Heart Inflammation After the COVID Vaccine Is Extremely Rare – Here’s What You Should Know
As the push to get people vaccinated against COVID-19 continues, you may have seen alarming reports about a new possible side effect of the COVID vaccine: heart inflammation. Experts are investigating a link between the vaccine and cases of myocarditis or pericarditis, an inflammation of the heart muscle itself or the outer lining of the heart, which is typically triggered by the body’s immune response. However, these cases are incredibly rare among those who have been vaccinated.
The Centres For Disease Control and Prevention (CDC) reports that, out of the more than 177 million Americans who have received at least one dose of the vaccine, just over a thousand have reported developing heart inflammation. So far, these cases appear to have occurred primarily in people who received one of the mRNA vaccines (Moderna or Pfizer), and mostly among adolescent and young men ages 16 and older, following the second shot.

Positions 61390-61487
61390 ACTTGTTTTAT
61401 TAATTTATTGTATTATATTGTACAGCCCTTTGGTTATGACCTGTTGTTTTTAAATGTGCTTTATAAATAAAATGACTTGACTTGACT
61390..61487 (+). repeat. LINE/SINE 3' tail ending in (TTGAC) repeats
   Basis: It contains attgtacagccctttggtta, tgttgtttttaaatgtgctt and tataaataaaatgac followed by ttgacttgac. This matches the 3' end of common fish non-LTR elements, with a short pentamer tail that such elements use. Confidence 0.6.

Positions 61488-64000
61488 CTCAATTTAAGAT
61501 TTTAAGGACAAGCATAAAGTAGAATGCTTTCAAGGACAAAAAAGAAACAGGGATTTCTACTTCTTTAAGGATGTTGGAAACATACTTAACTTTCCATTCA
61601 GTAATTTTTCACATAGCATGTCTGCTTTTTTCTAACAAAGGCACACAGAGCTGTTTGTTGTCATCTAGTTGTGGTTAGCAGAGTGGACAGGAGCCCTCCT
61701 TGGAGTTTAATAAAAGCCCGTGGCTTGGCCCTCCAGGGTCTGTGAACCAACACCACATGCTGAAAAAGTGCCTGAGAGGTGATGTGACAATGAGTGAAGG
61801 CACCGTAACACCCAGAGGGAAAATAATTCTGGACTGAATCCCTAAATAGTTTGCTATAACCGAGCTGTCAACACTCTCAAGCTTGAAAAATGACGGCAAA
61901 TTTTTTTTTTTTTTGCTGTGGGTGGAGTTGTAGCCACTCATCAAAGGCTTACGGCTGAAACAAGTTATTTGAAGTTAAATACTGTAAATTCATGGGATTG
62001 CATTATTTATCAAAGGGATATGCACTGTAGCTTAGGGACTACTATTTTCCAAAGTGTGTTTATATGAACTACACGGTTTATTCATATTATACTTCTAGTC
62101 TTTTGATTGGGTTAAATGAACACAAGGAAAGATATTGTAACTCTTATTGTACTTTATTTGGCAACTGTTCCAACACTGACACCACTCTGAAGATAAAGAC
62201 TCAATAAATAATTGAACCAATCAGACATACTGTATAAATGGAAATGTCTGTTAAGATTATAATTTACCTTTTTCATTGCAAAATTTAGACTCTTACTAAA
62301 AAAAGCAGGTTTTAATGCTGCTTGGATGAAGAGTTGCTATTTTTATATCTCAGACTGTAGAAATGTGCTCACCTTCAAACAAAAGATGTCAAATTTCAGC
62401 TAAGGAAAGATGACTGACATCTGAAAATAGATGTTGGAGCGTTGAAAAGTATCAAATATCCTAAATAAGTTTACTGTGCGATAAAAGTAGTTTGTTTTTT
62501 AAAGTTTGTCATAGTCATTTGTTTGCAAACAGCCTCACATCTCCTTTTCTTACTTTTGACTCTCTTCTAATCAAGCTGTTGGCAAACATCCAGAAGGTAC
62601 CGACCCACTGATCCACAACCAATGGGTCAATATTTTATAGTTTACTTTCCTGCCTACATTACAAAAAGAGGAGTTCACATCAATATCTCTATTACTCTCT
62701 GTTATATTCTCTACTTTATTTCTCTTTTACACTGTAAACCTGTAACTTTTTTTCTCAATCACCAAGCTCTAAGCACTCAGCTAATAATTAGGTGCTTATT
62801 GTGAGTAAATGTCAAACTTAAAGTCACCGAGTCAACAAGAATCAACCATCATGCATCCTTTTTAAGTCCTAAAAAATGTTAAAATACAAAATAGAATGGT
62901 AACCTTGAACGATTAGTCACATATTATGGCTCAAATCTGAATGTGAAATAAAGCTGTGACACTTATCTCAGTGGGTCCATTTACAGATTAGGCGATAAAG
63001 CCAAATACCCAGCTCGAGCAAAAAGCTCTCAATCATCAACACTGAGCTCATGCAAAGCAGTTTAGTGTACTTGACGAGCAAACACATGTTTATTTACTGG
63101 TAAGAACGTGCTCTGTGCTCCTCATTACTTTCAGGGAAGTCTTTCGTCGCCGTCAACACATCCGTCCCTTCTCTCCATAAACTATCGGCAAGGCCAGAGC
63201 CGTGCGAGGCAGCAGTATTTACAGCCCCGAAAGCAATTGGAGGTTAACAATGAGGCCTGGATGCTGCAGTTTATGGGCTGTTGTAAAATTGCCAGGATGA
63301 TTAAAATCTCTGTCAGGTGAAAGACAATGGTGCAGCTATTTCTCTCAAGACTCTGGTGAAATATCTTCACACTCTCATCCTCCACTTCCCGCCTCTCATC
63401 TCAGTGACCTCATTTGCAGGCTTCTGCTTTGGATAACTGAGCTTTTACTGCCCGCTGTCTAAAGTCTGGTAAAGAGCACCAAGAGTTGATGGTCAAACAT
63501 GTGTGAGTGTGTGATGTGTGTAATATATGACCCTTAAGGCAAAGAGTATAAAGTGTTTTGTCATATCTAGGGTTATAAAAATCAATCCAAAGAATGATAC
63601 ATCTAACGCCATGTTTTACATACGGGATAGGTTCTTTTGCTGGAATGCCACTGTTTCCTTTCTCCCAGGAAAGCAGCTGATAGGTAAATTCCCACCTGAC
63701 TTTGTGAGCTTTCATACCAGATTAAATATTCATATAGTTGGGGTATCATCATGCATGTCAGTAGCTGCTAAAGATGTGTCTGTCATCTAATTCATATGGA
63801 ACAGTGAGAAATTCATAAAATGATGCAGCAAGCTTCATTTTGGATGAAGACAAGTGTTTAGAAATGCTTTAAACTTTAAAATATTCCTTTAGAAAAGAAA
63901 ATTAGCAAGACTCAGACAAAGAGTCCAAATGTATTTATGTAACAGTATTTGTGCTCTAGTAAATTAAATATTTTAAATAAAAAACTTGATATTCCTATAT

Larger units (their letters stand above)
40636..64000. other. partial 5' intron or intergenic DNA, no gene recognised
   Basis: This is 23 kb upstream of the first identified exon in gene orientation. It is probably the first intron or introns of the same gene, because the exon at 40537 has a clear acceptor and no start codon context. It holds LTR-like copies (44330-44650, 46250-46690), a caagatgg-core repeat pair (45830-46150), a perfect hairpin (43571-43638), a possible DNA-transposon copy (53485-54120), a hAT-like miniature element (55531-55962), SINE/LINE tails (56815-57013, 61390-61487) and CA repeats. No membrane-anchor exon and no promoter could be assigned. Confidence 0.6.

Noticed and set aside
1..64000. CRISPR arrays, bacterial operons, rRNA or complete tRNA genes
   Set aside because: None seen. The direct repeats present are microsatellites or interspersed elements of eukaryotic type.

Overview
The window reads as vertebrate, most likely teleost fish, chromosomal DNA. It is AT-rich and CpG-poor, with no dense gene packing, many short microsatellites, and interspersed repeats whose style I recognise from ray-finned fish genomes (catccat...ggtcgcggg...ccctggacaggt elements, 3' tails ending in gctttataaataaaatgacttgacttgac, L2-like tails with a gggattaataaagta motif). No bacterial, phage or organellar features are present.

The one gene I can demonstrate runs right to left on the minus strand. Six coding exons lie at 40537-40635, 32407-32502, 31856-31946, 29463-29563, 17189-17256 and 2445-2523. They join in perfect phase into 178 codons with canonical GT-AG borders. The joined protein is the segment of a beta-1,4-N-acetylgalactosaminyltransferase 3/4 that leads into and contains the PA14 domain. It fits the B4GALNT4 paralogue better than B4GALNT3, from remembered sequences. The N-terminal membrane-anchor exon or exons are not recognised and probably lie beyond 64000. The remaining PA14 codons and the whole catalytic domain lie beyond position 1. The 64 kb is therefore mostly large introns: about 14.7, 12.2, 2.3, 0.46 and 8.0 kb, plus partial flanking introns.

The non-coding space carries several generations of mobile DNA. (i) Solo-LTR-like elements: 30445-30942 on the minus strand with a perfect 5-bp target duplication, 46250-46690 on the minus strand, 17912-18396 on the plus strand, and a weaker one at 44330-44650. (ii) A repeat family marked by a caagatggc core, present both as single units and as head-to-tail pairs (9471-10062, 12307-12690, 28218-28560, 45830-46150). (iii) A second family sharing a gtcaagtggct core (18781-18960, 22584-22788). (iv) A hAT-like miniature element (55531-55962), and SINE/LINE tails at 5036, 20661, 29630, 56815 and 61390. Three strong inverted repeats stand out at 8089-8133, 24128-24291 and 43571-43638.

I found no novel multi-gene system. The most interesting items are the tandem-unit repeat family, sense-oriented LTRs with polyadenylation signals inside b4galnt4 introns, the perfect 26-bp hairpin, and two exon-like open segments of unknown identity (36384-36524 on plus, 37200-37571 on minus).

Reports indicate that these patients have typically responded well to treatment and rest and have recovered quickly. In late June, Reuters reported that the CDC had identified 309 hospitalizations of under-30-year-olds related to the inflammation, with 295 already discharged. To be on the safe side, the Food and Drug Administration has added a warning about the possible side effect to both the Pfizer and Moderna fact sheets, but experts and officials emphasize that getting the vaccine is still important and that the benefits far outweigh the risks.
“We strongly encourage everyone age 12 and older who are eligible to receive the vaccine under Emergency Use Authorization to get vaccinated,” said the US Department of Health and Human Services in a joint statement with leading medical and public health officials. Speaking specifically about the heart inflammation, the experts noted: “Most cases are mild, and individuals recover often on their own or with minimal treatment. In addition, we know that myocarditis and pericarditis are much more common if you get COVID-19, and the risks to the heart from COVID-19 infection can be more severe.”
If you’re planning to get or are already in the process of getting the two-dose vaccine series, stay the course and simply monitor how you’re feeling for a week after receiving the shot. According to the CDC, symptoms to watch out for include chest pain, shortness of breath, and feelings of having a fast-beating, fluttering, or pounding heart. If you (or your child) experience any of these symptoms within a week of vaccination, see a doctor.